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Title The dominant discourse of central bank independence
Publication Date
Date Accessioned
University/Publisher Australian National University
Abstract The period from 1960 to 2000 saw a major evolution in monetary policy and institutions. This dissertation makes the claim that there is a better explanation of these events than the typical narrative, or dominant discourse. The typical narrative is that a relationship between inflation and unemployment (the Phillips Curve) was proposed around 1960. One interpretation of the relationship was that increasing aggregate demand would reduce unemployment with some acceptable inflation. Milton Friedman then stated in 1968 that, in the long run, this practice would entrench inflationary expectations and there would be no useful employment benefits. This was accepted by the economics profession, especially by the mid-1970s, around the time of the first oil shock. This period also saw the rise of stagflation and the countries that managed the inflationary outbreak best were those where independent central banks were able to withstand politicians’ short term instincts. Economists attributed this to a commitment concept; if governments could override their central bank only at the cost of legislation or constitutional change, then monetary policy would focus more on long term expectations, rather than the political short term. Empirical work in the 1990s established this relationship and many countries made their central banks more independent during this decade. A better view acknowledges some features of this narrative. For example, Milton Friedman’s theory of expectations was very influential. (Chapter 2). But there is reduced evidence for the rest of this narrative. For example, the Federal Reserve did tighten monetary policy after 1982 compared with the period before 1979, but this appears to have been through placing less emphasis on output instead of being more inflation averse. Further, policymakers in the late 1960s and 1970s underestimated the level of unemployment at which inflation started increasing. (Chapter 3). Politicians were generally involved in disinflations, but their role and visibility decreased as legal inflation and central bank independence (CBI) increased. This suggests that, in practice, legal independence bestows the disinflation role on the central bank (Chapter 4). The role of politicians, however, is not fully clear because the proportion of elections where a voter backlash against inflation occurred was small. Therefore, the political dynamic against inflation may have occurred through elites, rather than popular opinion (Chapter 5). Finally, there was not a strong correlation between CBI in developed countries because the literature made errors of omitted variable bias and not examining whether CBI was endogenous. Inflation in the 1970s and 1980s was more clearly related to economic factors…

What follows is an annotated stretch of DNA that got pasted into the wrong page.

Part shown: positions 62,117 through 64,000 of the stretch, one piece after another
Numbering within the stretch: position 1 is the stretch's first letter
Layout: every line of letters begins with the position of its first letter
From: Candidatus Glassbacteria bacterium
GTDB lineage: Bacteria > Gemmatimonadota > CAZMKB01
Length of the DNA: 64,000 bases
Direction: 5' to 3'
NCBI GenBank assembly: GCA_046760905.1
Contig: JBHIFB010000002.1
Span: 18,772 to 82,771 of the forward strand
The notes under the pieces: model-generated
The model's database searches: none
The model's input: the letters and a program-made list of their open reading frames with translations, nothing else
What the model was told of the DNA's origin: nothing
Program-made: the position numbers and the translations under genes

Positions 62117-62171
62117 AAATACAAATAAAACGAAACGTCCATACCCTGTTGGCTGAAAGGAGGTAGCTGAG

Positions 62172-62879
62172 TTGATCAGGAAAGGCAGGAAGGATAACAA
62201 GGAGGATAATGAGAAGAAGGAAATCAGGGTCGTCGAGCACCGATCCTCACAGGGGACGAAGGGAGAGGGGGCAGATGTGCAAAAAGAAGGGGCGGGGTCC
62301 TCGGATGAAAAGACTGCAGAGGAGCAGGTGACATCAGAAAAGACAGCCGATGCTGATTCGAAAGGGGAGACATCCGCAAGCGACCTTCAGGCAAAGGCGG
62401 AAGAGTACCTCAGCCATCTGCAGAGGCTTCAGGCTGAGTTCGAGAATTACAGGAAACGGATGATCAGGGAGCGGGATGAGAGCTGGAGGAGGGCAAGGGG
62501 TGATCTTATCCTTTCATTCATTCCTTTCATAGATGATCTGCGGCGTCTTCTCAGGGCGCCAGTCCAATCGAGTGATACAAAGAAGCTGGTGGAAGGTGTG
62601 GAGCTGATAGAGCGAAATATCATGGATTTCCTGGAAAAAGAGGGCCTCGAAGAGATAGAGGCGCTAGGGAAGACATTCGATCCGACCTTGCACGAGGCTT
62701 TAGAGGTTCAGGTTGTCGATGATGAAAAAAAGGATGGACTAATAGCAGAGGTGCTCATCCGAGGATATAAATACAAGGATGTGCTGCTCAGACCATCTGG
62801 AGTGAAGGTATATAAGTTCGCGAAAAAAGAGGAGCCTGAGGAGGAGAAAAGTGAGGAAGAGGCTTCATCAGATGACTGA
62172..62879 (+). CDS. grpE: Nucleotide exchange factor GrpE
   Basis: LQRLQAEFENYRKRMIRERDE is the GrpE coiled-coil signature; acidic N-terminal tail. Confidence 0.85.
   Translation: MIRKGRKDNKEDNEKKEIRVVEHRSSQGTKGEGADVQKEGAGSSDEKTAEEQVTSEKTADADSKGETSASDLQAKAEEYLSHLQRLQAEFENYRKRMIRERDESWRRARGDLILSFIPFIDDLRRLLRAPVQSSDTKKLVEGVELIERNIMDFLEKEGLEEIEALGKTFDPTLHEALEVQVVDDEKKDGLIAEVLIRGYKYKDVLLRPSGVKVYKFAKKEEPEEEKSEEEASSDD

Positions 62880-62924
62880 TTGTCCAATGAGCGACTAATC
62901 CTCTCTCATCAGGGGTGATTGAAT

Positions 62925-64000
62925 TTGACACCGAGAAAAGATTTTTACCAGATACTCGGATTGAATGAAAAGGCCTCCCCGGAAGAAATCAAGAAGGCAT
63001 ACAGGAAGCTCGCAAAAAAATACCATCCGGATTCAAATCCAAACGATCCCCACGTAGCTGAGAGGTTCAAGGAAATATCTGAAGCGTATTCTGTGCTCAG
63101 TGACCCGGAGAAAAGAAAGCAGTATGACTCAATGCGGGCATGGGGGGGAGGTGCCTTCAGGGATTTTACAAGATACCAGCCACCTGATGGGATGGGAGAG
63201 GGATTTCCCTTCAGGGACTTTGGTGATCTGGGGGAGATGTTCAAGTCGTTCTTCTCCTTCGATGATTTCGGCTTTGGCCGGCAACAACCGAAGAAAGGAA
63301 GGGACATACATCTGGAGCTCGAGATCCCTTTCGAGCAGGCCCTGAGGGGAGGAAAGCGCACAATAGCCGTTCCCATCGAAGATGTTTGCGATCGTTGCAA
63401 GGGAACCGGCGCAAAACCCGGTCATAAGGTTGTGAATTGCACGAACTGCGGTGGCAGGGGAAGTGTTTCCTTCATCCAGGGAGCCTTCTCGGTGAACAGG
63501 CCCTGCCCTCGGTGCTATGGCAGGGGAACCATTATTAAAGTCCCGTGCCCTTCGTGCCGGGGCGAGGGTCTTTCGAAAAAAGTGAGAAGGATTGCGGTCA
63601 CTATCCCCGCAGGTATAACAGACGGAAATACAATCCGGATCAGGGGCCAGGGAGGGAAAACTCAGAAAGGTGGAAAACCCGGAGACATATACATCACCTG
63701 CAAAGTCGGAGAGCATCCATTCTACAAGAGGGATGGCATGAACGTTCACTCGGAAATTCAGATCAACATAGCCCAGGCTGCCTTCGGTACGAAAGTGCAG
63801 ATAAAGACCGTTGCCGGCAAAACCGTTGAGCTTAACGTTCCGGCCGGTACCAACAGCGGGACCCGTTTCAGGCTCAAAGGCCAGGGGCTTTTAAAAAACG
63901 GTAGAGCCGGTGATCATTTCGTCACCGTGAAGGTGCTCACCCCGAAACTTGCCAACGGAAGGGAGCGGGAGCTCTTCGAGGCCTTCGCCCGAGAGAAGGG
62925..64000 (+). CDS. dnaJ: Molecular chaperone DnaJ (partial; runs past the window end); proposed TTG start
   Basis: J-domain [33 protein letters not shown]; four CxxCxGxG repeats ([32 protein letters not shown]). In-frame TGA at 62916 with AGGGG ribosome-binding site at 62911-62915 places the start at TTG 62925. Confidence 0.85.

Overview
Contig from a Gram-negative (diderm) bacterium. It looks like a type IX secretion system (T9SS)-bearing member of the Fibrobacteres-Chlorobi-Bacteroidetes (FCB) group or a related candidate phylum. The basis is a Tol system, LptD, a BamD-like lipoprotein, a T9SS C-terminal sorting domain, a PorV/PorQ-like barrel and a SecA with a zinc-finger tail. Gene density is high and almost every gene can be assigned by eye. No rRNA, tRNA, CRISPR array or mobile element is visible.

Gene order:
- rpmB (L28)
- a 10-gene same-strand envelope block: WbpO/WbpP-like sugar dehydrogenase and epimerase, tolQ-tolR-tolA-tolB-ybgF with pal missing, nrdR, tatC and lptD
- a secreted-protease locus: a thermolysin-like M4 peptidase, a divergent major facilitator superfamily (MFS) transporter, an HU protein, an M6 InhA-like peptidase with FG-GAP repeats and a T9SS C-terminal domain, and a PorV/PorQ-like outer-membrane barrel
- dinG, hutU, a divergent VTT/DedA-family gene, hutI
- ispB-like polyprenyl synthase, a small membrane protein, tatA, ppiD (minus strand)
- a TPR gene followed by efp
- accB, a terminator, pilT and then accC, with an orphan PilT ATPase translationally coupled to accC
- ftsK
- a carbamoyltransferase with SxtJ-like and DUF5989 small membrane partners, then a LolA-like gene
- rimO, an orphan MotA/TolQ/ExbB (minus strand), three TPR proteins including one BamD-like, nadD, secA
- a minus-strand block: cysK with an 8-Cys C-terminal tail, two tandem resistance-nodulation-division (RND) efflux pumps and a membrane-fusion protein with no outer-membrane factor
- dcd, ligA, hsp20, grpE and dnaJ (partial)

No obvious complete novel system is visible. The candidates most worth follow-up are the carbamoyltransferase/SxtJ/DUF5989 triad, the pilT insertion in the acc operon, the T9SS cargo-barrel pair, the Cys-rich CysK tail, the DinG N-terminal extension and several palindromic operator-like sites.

Subjects/Keywords central banks; inflation; political leadership; technical decision making; delegation; Great Inflation; Phillips curve; economic literature; Federal Reserve System; United Kingdom; United States; Germany; OECD; economic vote
Language en
Country of Publication au
Record ID handle:1885/143483
Repository anu
Date Retrieved
Date Indexed 2019-12-30
Issued Date 2017-01-01 00:00:00

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